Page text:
(n.) See 2d Sac, 2.
(v. t.) To put in a sack; to bag; as, to sack corn.
(v. t.) To bear or carry in a sack upon the back or the shoulders.
(n.) The pillage or plunder, as of a town or city; the storm and plunder of a town; devastation; ravage.
(v. t.) To plunder or pillage, as a town or city; to devastate; to ravage.
(1) After examining the cases reported in literature (Sacks, Barabas, Beighton Sykes), they point out that, contrary to what is generally believed, the syndrome is not rare and cases, sporadic or familial, of recurrent episodes of spontaneous rupture of the intestine and large vessels or peripheral arteries are frequent.
(2) The former Arsenal and France star has signed a three-year contract to replace the sacked Jason Kreis at the helm of the second-year expansion club and will take over on 1 January, the team said.
(3) The exercise comes at a sensitive time for Poland’s military, following the sacking or forced retirement of a quarter of the country’s generals since the nationalist Law and Justice government came to power in October last year.
(4) The decortication is aimed at removing the chronic pleural sack and the possible parenchymatous lesions and at the recovery of the maximum functional pulmonary parenchyma.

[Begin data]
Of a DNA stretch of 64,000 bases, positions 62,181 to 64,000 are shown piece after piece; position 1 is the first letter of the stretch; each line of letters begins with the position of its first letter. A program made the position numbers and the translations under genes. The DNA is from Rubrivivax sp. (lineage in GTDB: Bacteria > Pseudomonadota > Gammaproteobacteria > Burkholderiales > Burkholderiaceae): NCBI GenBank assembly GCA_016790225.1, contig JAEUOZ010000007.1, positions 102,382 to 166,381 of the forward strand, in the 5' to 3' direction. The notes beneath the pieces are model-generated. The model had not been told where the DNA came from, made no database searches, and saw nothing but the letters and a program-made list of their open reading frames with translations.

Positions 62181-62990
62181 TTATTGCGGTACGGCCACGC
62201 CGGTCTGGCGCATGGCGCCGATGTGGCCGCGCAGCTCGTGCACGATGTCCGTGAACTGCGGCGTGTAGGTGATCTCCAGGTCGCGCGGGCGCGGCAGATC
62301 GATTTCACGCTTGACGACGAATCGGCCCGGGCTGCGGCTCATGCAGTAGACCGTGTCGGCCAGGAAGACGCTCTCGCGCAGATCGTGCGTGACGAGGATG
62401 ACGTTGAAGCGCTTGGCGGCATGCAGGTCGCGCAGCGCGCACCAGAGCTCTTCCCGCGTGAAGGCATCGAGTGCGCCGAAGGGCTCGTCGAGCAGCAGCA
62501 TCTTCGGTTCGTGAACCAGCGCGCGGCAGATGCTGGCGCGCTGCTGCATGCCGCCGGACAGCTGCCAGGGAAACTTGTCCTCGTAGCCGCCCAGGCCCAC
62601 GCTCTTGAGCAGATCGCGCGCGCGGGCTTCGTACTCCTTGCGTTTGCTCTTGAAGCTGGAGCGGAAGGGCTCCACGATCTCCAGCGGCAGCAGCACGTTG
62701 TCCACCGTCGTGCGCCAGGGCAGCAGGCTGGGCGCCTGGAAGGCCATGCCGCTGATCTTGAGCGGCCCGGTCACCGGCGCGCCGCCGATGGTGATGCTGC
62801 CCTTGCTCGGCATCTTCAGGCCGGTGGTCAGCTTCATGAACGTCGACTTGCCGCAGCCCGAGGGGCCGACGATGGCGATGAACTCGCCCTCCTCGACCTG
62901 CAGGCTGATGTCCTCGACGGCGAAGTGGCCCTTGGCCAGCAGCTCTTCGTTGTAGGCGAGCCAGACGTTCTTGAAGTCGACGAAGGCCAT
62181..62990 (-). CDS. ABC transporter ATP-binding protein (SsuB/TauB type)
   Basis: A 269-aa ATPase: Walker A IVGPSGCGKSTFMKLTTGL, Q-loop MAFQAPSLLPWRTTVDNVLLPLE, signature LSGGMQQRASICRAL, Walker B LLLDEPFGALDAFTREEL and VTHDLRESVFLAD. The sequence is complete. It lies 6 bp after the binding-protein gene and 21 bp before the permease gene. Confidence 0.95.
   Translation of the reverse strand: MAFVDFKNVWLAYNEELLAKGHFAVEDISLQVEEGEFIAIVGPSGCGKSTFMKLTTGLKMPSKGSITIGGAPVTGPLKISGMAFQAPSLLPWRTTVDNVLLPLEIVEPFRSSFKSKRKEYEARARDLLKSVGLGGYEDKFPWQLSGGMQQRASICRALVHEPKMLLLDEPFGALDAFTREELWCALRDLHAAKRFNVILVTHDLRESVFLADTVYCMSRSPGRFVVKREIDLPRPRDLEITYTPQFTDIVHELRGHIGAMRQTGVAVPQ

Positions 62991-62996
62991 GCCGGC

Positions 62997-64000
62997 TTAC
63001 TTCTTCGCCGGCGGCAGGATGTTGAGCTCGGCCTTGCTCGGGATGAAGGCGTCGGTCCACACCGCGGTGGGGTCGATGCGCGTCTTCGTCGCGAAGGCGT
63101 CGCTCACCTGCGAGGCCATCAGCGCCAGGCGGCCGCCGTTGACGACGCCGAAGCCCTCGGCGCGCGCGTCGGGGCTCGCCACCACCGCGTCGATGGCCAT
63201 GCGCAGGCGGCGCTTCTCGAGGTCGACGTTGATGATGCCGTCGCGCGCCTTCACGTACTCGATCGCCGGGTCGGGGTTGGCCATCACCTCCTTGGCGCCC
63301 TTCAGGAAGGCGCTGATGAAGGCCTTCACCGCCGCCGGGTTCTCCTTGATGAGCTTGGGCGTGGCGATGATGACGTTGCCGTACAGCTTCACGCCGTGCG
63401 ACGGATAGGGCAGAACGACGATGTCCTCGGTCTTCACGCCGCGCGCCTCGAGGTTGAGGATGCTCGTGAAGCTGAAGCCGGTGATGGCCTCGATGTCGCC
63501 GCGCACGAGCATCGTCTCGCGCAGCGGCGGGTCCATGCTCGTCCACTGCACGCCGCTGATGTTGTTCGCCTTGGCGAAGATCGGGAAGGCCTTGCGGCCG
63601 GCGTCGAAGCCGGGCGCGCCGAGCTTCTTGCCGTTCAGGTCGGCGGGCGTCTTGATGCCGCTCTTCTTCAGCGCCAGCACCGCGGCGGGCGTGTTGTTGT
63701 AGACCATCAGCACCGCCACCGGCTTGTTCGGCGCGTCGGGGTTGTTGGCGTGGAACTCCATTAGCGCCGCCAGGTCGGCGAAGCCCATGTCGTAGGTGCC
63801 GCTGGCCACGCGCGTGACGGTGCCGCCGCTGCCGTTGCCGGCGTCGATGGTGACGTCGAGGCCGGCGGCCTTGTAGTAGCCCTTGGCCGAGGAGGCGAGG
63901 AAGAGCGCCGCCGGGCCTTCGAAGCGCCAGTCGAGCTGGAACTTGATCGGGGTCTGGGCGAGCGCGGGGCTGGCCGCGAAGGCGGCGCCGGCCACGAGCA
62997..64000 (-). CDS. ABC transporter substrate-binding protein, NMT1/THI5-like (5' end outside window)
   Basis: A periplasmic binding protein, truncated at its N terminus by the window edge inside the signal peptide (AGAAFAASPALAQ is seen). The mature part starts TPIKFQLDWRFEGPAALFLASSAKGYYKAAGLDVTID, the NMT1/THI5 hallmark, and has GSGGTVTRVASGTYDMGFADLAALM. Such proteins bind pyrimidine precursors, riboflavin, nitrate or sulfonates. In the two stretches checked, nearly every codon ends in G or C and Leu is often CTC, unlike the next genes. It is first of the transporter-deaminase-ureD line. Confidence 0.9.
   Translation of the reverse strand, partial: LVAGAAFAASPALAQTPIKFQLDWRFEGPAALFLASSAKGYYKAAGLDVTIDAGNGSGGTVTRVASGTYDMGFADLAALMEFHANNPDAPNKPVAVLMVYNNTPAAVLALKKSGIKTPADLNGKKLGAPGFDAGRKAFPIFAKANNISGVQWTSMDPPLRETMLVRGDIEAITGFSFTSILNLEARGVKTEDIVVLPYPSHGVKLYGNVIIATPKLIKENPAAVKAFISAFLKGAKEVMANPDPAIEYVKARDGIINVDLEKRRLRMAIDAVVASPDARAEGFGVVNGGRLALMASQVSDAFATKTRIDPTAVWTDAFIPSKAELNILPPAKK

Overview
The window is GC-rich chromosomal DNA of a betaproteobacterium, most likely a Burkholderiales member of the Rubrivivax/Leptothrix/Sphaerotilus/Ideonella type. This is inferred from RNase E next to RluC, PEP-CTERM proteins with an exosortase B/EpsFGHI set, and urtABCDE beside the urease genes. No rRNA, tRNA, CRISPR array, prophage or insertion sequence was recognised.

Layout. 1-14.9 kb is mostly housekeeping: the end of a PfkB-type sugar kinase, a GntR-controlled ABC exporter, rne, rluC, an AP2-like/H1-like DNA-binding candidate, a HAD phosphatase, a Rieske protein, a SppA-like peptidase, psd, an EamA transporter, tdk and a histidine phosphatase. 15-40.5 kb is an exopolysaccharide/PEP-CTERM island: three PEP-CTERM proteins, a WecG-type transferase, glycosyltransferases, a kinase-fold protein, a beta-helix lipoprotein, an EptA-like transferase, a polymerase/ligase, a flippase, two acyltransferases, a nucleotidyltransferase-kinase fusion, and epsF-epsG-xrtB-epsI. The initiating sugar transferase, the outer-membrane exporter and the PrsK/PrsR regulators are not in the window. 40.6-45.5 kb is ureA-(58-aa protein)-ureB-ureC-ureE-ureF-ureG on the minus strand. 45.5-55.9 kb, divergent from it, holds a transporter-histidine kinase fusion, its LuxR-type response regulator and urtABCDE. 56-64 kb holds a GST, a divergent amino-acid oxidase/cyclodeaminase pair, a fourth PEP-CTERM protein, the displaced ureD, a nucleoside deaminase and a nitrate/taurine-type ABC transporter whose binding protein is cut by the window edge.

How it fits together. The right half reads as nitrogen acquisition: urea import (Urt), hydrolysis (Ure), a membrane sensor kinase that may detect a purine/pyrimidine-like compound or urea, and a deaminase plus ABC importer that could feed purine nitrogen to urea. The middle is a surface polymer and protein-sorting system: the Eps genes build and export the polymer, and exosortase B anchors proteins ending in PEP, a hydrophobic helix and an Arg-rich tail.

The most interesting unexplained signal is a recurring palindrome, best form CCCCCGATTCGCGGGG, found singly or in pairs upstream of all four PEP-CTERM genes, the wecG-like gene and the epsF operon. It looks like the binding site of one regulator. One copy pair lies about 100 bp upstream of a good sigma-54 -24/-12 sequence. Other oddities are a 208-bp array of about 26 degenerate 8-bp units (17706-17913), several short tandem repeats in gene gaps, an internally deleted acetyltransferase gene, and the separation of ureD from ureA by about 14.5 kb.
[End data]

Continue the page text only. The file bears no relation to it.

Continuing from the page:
(5) The prick tests, using both commercial allergens and specific extracts prepared from the most common types of coffee and their corresponding sacks, confirmed a sensitization in 21 workers (9.6%).
(6) Sacked Cronulla star Todd Carney said he was shattered when he learned a picture of him urinating in his own mouth in a nightclub toilet had been posted on social media.
(7) I inherited Ted-Fred from my mother, a one-eyed and wholly uncuddly pre-war sack of mange (the bear, not my mum), and I had briefly loved Albert, a brown knitted dog, although I have very little memory of him.
(8) The Welshman was sacked by a club who felt he could not meet their target of a place in the top four despite being given £200m to spend on players and further huge investment in training facilities and other infrastructure at the club.